Saturday, September 19, 2020

Just a little brag 😊

Every year in the spring teachers in the building nominate someone for Teacher of the Year. We all have a chance to nominate, then there is a vote, then the winner is announced at the District-wide Back-to-School Breakfast at the beginning of the year.

This year, Covid-19 hit and all norms went right out the window! I maybe thought about Teacher of the Year briefly when I realized we weren’t doing the District Breakfast, but that was about it.  I assumed we were not doing it this year due to Covid.  There is A LOT we are not doing this year because of Covid! But you know what they say about assuming…

At our first official staff meeting, held virtually, of course, Mr. D announced the two longevity awards (for teachers who have been in the district for a long time) and then said this:  Video

I had no idea! If I even suspected, I would have done my hair and not been eating an apple! :)  The one day I woke up late, threw my hair in a ponytail, and tossed some random foods in my lunch box… turns out to be the day the whole school is looking at me!  LOL.

Teacher of the Year plaqueI feel super appreciated though!

Later in the evening I logged into the high school performing arts department’s Welcome Back zoom meeting for parents and students. When the music teachers pulled up the website to show parents, they also gave me a shout-out for all the work I’ve done on it and how awesome it is.

I work hard, for sure, and I never feel taken advantage of, but it is pretty nice to get the accolades!  And the plaque!

Monday, August 24, 2020

Vermont Middle Grade Book Award*

As many of you know, the Dorothy Canfield Fisher Book Award program is being renamed.  The Vermont Department of Libraries formed a committee last spring, consisting of teachers, students, and Dept. of Libraries staff.  Students from around the state submitted name ideas and I was hoping the committee would have a new name before school starts, but instead they have picked their top 10 and will let students vote on the final name.  I'll be sure to share the voting information when it becomes available.  

For now, regardless of the name, there are new award books to read this year!  As usual, read them and enjoy them. When you read five or more books you get to vote on your favorite one.  The book that gets the most votes from students around the state gets an award.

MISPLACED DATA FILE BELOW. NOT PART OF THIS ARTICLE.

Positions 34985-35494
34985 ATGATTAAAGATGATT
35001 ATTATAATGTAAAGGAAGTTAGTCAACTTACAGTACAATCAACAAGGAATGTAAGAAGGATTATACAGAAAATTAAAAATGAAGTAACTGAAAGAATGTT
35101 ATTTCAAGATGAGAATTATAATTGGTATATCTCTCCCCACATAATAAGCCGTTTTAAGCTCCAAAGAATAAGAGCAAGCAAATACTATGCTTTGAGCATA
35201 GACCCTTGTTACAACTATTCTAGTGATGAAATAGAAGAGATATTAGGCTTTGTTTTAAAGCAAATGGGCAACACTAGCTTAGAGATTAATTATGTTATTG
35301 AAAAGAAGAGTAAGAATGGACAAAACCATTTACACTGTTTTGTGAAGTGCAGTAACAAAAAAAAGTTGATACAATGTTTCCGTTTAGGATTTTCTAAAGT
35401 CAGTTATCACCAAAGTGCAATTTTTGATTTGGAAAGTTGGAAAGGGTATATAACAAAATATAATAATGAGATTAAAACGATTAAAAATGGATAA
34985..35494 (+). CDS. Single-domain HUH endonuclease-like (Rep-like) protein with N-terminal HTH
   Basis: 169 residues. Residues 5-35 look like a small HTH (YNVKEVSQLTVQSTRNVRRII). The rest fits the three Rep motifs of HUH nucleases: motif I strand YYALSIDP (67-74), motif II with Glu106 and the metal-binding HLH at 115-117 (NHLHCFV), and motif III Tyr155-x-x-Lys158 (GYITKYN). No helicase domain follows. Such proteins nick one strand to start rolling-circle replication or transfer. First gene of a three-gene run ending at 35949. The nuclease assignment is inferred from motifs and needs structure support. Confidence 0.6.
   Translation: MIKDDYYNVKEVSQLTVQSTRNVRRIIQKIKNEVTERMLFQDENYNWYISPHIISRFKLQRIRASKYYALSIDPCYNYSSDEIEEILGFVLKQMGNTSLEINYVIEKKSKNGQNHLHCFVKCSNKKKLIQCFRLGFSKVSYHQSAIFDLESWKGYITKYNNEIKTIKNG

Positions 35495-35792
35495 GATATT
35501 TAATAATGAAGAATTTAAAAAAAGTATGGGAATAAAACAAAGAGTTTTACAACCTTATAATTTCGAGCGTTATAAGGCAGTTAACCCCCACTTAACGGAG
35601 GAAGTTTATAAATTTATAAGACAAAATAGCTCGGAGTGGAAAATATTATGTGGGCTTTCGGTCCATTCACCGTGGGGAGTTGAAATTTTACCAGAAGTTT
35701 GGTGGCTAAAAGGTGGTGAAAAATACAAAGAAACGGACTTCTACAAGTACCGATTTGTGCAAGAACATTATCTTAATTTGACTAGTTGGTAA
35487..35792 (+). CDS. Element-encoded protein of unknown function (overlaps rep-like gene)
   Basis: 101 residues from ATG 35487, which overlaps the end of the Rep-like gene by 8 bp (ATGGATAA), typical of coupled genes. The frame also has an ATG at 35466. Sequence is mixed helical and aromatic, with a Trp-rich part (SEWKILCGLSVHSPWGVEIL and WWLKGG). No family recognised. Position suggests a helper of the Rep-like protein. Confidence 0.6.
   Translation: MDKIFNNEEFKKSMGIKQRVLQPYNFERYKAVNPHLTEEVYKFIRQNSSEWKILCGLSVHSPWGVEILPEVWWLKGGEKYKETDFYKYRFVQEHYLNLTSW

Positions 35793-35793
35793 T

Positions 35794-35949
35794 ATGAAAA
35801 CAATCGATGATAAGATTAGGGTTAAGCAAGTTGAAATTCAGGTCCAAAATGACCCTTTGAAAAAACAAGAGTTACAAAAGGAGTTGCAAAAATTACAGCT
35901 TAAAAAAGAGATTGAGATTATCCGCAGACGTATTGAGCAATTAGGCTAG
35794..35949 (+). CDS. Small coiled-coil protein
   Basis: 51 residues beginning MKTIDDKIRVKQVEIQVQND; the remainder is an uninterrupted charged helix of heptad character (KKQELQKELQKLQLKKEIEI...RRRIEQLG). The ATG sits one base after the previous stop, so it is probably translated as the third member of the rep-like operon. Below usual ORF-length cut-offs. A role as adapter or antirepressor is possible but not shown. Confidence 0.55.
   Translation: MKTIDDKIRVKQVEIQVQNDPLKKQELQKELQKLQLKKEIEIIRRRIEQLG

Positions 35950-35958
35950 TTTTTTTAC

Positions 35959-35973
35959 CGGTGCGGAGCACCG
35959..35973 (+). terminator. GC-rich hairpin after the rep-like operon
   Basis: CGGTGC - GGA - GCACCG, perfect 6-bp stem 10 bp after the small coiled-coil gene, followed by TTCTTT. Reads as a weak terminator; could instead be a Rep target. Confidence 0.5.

(Click on any book to view the book trailer.)

Check out some of the winners from past years:
2020 - Small Spaces, by Katherine Arden 
2019 - Refugee, by Alan Gratz 
2018 - Projekt 1065: A Novel of World War II, by Alan Gratz 
2017 - The Terrible Two, by Jory John & Mac Barnett 
2016 - El Deafo, by Cece Bell 
2015 - Escape from Mr. Lemoncello’s Library, by Chris Grabenstein 
2014 - Wonder, by R. J. Palacio 
2013 - The Running Dream, by Wendelin Van Draanen 
2012 - Smile, by Raina Telgemeier 
2011 - 11 Birthdays, by Wendy Mass 
2010 - Hunger Games, by Suzanne Collins 

 See the complete list of winners from 1957-2020.

* Formerly the Dorothy Canfield Fisher Book Award

Friday, June 19, 2020

The new and improved OPAC

OPAC = online public access catalog

Welcome to your ONLINE library catalog!  You now have the ability to LOG ON using your school Google account!  When you log on with Google, you can see which books you have checked out and when they are due. You can also create lists of your favorite books, and place books on hold.  Check it out!! Start by going to: http://www.dbsvt.com/librarycatalog

Thenk, click Log On in the top, right corner.


Then select Sign in with Google and find or enter your school email account and password.


Give it a try and let me know if you have any questions!

Tuesday, June 9, 2020

Libraries are for everyone

Check out this amazing graphic from Hafuboti! She has versions is dozens of different languages as well.  They are so beautiful!





Even better, they are posted under a Creative Commons Attribute/Share Alike license – so you can download, share, modify, and use the images. In fact, she encourages it!


Tuesday, May 5, 2020

Home Learning




It's hard to believe, but we are in our sixth week of remote learning, with six more weeks to go! If you had asked me back in February if we would have closed schools, I never would have guessed it!  The idea that we took a whole school (a whole district, and state, and country!) and switched withing a mater of days from classroom learning to remote learning is just mind boggling!  I saw this quote on Facebook today and really like it.